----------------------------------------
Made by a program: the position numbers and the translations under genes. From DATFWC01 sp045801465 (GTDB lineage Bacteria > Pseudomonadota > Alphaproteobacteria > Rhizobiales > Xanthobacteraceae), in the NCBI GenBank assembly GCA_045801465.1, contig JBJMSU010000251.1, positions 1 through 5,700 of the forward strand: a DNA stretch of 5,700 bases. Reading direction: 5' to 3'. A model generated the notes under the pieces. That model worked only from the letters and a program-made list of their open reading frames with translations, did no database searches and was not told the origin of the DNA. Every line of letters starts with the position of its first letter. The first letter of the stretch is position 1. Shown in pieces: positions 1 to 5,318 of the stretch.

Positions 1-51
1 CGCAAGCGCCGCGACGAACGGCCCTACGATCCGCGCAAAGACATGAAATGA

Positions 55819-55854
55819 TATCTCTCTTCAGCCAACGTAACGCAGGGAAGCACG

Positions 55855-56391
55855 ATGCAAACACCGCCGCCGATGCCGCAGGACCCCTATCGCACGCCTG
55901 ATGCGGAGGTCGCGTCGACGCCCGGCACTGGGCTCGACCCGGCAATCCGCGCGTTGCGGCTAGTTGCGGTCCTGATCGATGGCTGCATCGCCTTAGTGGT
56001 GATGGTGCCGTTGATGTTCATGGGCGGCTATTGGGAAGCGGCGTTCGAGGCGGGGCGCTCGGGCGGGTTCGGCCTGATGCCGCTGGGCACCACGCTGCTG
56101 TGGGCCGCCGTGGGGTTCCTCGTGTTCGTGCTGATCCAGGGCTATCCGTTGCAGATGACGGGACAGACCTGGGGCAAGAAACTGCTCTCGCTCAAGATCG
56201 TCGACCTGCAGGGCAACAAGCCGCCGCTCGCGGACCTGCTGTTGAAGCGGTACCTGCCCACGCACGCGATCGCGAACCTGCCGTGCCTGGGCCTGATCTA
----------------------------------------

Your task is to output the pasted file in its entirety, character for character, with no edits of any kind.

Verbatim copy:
Made by a program: the position numbers and the translations under genes. From DATFWC01 sp045801465 (GTDB lineage Bacteria > Pseudomonadota > Alphaproteobacteria > Rhizobiales > Xanthobacteraceae), in the NCBI GenBank assembly GCA_045801465.1, contig JBJMSU010000251.1, positions 1 through 5,700 of the forward strand: a DNA stretch of 5,700 bases. Reading direction: 5' to 3'. A model generated the notes under the pieces. That model worked only from the letters and a program-made list of their open reading frames with translations, did no database searches and was not told the origin of the DNA. Every line of letters starts with the position of its first letter. The first letter of the stretch is position 1. Shown in pieces: positions 1 to 5,318 of the stretch.

Positions 1-51
1 CGCAAGCGCCGCGACGAACGGCCCTACGATCCGCGCAAAGACATGAAATGA

Positions 55819-55854
55819 TATCTCTCTTCAGCCAACGTAACGCAGGGAAGCACG

Positions 55855-56391
55855 ATGCAAACACCGCCGCCGATGCCGCAGGACCCCTATCGCACGCCTG
55901 ATGCGGAGGTCGCGTCGACGCCCGGCACTGGGCTCGACCCGGCAATCCGCGCGTTGCGGCTAGTTGCGGTCCTGATCGATGGCTGCATCGCCTTAGTGGT
56001 GATGGTGCCGTTGATGTTCATGGGCGGCTATTGGGAAGCGGCGTTCGAGGCGGGGCGCTCGGGCGGGTTCGGCCTGATGCCGCTGGGCACCACGCTGCTG
56101 TGGGCCGCCGTGGGGTTCCTCGTGTTCGTGCTGATCCAGGGCTATCCGTTGCAGATGACGGGACAGACCTGGGGCAAGAAACTGCTCTCGCTCAAGATCG
56201 TCGACCTGCAGGGCAACAAGCCGCCGCTCGCGGACCTGCTGTTGAAGCGGTACCTGCCCACGCACGCGATCGCGAACCTGCCGTGCCTGGGCCTGATCTA